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Orchestre Révolutionnaire et Romantique

Friday, February 21, 2020 8 PM Stern Auditorium / Perelman Stage
Sir John Eliot Gardiner by Chris Christodoulou
The opening motif of the Symphony No. 5 is certainly one of the most famous in all of music. It is a dramatic curtain-raiser for an intense symphony that storms with unbridled power, ultimately lifting the listener to one of the most triumphant finales ever composed. While Symphony No. 4 sits in the chronology between two titanic symphonies, the lighter orchestration and gentler tone put it closer to works by Haydn and Mozart. Its propulsive third movement, however, puts it firmly in the Beethoven canon.

Part of: Sir John Eliot Gardiner Perspectives and Beethoven Celebration

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Partner events on February 7 and February 27 explore the instruments featured in this concert.

Orchestre Révolutionnaire et Romantique is also performing February 19, February 20, February 23, and February 24.

Sir John Eliot Gardiner is also performing February 18, February 19, February 20, February 23, and February 24.


Orchestre Révolutionnaire et Romantique
Sir John Eliot Gardiner, Artistic Director and Conductor



Symphony No. 4

Symphony No. 5

Event Duration

The printed program will last approximately 90 minutes, including one 20-minute intermission.
Sir John Eliot Gardiner: 2019–2020 Perspectives Artist

Lead support for the Beethoven Celebration is provided by The Morris and Alma Schapiro Fund.

National Endowment for the Arts: arts.gov

Public support is provided by the National Endowment for the Arts.

In honor of the centenary of his birth, Carnegie Hall’s 2019–2020 season is dedicated to the memory of Isaac Stern in recognition of his extraordinary contributions to Carnegie Hall, arts advocacy, and the field of music.

At a Glance

This concert is a study in contrast. Beethoven’s Fourth Symphony is one of his most refined and symmetrical, free from the angst and turmoil in his next symphony. Especially notable are the exquisite musical joke at the beginning, the elegant slow movement, and the buzzing finale. The Fifth, on the other hand, is a fiercely revolutionary work that, like the “Eroica,” has changed the way we think about music. Thousands of people have been moved by the representation of “Fate knocking at the door” and by the “program” of Beethoven’s defiant struggle against deafness, despair, and fantasies of suicide. It is remarkable how much excitement and sense of occasion the Fifth still evokes in a go-for-broke performance. Like a Bach fugue or a Schubert song, it communicates something basic and fundamental, a sense that Western music would not have been the same without it. Paradoxically, it is most famous for its economy achieved by Beethoven’s technique of having the opening four notes generate both the first movement and significant chunks of the succeeding ones. Equally stark and unadorned is the work’s single-minded emphasis on rhythm. Indeed, the relentless pulse on the Fifth launched a revolution in rhythm, one carried forward in the Seventh, presented in the next concert in this series.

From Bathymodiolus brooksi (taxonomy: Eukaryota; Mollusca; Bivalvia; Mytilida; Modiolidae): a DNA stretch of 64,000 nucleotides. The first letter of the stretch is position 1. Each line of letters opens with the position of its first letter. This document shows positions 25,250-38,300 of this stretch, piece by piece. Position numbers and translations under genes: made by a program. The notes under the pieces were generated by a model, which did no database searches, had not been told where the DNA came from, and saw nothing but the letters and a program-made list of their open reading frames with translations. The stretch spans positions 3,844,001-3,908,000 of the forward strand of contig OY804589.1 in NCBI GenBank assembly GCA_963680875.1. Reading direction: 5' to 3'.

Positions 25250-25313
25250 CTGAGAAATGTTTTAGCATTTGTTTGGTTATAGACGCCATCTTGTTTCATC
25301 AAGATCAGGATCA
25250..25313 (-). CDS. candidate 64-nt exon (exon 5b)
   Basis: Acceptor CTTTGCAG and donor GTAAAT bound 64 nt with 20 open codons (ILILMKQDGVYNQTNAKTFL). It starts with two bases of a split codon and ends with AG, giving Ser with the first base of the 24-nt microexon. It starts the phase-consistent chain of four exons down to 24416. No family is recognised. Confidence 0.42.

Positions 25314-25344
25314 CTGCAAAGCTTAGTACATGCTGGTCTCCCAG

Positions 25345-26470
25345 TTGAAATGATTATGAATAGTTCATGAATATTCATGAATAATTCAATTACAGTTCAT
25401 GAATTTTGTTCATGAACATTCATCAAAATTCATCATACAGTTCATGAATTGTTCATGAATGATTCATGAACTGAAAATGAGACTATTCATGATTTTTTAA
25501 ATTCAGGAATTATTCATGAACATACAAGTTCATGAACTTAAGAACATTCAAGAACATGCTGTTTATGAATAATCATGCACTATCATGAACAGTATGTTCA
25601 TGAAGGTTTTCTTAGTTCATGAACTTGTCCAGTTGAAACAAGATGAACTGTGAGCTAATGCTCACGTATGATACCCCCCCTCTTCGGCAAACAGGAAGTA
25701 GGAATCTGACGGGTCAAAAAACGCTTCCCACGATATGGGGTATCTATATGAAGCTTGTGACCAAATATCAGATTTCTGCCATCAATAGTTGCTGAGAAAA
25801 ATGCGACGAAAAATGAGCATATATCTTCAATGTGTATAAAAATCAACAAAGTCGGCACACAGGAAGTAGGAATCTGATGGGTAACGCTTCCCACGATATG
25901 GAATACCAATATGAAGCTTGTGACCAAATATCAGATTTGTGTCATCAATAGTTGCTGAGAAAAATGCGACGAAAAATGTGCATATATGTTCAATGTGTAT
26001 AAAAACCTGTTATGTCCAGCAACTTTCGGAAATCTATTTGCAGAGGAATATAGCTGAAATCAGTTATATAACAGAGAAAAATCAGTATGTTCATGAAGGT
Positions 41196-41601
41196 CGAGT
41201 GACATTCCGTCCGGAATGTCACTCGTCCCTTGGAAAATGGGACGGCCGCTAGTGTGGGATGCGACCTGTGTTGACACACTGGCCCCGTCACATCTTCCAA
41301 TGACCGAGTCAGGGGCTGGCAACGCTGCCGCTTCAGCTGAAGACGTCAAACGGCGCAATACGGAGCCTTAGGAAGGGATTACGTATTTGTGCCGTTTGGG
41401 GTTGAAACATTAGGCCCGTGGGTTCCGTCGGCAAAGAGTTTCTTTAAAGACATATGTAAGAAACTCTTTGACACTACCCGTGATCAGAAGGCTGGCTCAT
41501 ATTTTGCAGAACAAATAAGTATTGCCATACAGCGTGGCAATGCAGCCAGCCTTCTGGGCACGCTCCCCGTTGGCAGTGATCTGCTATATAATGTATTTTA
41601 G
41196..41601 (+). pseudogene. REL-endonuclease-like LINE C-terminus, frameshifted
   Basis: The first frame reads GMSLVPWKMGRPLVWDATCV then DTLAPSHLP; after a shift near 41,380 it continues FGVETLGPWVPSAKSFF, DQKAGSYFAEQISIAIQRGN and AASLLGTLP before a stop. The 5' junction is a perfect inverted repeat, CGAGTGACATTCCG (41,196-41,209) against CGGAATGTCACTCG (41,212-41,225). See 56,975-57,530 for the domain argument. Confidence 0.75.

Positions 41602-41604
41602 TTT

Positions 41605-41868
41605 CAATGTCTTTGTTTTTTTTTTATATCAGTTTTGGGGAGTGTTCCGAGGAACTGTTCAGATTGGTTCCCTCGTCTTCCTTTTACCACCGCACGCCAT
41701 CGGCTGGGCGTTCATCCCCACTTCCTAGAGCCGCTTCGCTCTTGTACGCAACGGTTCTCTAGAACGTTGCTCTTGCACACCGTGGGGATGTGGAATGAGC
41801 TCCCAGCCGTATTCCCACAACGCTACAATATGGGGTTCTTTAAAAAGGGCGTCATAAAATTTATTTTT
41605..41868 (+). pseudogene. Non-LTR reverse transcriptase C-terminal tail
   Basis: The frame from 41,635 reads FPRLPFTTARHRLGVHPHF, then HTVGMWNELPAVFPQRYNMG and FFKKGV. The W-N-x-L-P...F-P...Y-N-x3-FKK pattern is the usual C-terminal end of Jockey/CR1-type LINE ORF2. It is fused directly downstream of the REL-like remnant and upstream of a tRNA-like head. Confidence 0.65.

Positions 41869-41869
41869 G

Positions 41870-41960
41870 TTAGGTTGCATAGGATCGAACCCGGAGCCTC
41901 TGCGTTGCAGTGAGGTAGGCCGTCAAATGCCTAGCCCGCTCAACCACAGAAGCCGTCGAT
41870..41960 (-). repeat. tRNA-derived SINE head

Sir John Eliot Gardiner

Sir John Eliot Gardiner is revered as one of the world’s most innovative and dynamic musicians, and as a leader in the contemporary musical world. His work—as founder and ...

Sir John Eliot Gardiner is revered as one of the world’s most innovative and dynamic musicians, and as a leader in the contemporary musical world. His work—as founder and artistic director of the Monteverdi Choir, English Baroque Soloists, and Orchestre Révolutionnaire et Romantique—has made him a key figure of the early-music revival and historically informed performance practice.

Mr. Gardiner is a regular guest of the world’s leading symphony orchestras, including the London Symphony Orchestra, Bavarian Radio Symphony Orchestra, Royal Concertgebouw Orchestra, and Leipzig Gewandhaus Orchestra, conducting repertoire from the 16th to the 20th centuries. He has also conducted productions at the Vienna State Opera, Teatro alla Scala, and Royal Opera House, Covent Garden. From 1983 to 1988, he was artistic director of the Opéra National de Lyon, where he founded its new orchestra.